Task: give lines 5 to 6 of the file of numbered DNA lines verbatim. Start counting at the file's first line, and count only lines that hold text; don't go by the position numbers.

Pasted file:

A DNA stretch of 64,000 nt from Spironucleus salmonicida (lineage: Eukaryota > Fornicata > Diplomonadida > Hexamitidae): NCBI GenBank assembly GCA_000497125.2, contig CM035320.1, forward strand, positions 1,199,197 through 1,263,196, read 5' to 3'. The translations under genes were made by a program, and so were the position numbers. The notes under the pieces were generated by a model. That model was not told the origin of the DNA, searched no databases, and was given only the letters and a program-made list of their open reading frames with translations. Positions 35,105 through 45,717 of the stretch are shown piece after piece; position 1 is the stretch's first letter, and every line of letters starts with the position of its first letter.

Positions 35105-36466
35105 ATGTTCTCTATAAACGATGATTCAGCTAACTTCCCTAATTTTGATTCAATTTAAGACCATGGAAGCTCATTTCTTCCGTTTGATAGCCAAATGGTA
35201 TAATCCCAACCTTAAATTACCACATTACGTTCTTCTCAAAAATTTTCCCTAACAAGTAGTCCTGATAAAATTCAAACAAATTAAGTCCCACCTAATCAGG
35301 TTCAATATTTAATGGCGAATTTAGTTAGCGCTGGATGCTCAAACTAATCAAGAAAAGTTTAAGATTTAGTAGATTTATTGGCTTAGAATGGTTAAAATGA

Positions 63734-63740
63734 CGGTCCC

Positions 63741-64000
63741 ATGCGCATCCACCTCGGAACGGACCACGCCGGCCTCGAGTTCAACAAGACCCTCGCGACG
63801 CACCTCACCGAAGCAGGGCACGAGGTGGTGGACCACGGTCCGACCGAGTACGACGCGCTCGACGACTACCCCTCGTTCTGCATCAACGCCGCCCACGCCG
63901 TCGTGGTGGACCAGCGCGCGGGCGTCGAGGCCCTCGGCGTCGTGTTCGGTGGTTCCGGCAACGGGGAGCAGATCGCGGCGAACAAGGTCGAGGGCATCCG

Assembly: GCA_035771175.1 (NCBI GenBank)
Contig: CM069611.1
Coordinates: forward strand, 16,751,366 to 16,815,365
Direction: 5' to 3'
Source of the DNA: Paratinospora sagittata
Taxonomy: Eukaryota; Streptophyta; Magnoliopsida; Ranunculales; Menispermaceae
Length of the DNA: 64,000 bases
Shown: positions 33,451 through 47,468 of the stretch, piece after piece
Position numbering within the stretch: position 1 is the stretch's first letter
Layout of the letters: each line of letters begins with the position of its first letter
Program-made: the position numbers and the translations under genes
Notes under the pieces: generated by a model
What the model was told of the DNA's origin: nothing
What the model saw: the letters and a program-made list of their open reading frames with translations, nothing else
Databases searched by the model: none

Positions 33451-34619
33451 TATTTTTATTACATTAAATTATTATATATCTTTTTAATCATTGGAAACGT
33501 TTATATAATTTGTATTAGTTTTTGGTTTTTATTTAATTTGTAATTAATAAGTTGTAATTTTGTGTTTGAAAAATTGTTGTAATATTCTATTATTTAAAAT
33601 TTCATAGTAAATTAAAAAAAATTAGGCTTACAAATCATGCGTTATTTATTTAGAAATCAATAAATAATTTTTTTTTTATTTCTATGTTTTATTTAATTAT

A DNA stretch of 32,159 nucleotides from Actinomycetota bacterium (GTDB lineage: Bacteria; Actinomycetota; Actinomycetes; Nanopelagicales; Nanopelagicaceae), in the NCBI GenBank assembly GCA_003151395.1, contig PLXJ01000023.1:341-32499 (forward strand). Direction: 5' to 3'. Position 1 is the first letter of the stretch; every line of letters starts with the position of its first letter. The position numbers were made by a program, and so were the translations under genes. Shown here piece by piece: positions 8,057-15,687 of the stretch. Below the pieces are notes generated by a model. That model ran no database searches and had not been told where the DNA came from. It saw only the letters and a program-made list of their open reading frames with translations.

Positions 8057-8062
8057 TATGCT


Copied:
35301 TTCAATATTTAATGGCGAATTTAGTTAGCGCTGGATGCTCAAACTAATCAAGAAAAGTTTAAGATTTAGTAGATTTATTGGCTTAGAATGGTTAAAATGA

Positions 63734-63740